Follow The Script

Why Fictional Series Are Reality for Networks
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A covert operative seeks retribution after she was ambushed and left for dead while on an undercover mission. The most likely suspects: Members of her own elite team.

An espionage-based scripted series with such a plot could air on any of the major broadcast networks, or on general-entertainment cable services such as USA Network or TNT. Instead, The Hunted is a highlight on the primetime lineup of premium channel Cinemax, which filled its 24-hour schedule until last year with theatrical films and documentaries.

Yet Cinemax and other niche programmers, including Sundance Channel, Bravo, OWN: The Oprah Winfrey Network, Hal lmark Channel and TV One, are betting on scripted series to help build their respective brands and expand their audiences. Such shows often bring high production costs and low success rates. But investing in fictional content is worth the risk, network executives said.

“When you do scripted, you certainly up the ante in terms of really having to put your money where your mouth is,” Sundance executive vice president and general manager Sarah Barnett said. “There are times where you have to believe in your material and believe in your creative … It is a risk, but that’s life, and I think that’s where the strongest shows come from.”

A successful scripted series can catapult a cable network into the ratings stratosphere, and there have been several examples where channels that once offered mostly reality or movie fare have redefined their brands through the success of a strong scripted series.

AMC — the erstwhile American Movie Classics — was known for airing films targeted to older audiences. That changed in 2007 with the launch of the critically acclaimed and multiple Emmy Awardwinning period advertising drama Mad Men.

More recently, zombie drama The Walking Dead, now in its third season, has set cable viewership records among 18-to-49-year-old adults.

BET once defined its brand with music videos and reality series, until sitcom The Game (which had aired on broadcaster The CW from 2006 to 2009) moved to the cable network in 2011. The series’ January premiere was the most-watched comedy series debut in cable history and allowed BET to expand its audience with other scripted fare, such as Let’s Stay Together and Reed Between the Lines.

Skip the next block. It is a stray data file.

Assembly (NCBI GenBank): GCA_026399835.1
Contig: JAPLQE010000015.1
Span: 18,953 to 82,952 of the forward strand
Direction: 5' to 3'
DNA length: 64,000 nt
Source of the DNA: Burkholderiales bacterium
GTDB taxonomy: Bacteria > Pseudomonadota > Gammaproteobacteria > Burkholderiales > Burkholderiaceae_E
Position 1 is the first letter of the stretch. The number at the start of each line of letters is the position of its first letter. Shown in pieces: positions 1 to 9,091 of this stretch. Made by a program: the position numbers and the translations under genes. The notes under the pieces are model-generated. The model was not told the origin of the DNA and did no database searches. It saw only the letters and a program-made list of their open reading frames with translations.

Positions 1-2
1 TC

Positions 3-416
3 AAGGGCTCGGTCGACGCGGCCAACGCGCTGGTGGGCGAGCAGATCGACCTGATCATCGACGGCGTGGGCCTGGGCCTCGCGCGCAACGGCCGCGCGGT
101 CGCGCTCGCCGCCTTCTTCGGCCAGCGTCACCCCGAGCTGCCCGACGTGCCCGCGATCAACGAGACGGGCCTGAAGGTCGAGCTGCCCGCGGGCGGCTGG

AMC Networks-owned Sundance Channel, traditionally a purveyor of independent cinema, hopes to follow the lead of corporate sibling AMC in Spring 2013 with Rectify, an ensemble legal drama.

The network had dipped its toe in the scripted waters with the Emmy-winning miniseries Carlos and the December 2011 two-part drama series Appropriate Adult. It hopes Rectify will draw viewers who aren’t fans of indie movies.

“Given Sundance’s brand roots in narrative story telling, it feels like the promise of the brand is to move into more franchise-based scripted series,” Barnett said. “We felt like it would have been crazy not to move into the scripted realm.”

For niche networks offering acquired movies or low cost reality fare, producing scripted content can be an expensive proposition. Scripted shows typically cost anywhere from $1.5 million per episode to as much as $5 million for an episode of Mad Men, as Jon Feltheimer, CEO of series producer Lionsgate, revealed at October’s CTAM Summit.

Better defining a network’s brand among viewers and advertisers is well worth that price, though, TV One senior vice president of original programming Toni Judkins said. The seven-year-old African-American-targeted network this past September launched its first original series, The Rickey Smiley Show, starring comedian Smiley as a popular radio host and single father. It quickly became the most watched show in TV One history, currently averaging 566,000 viewers.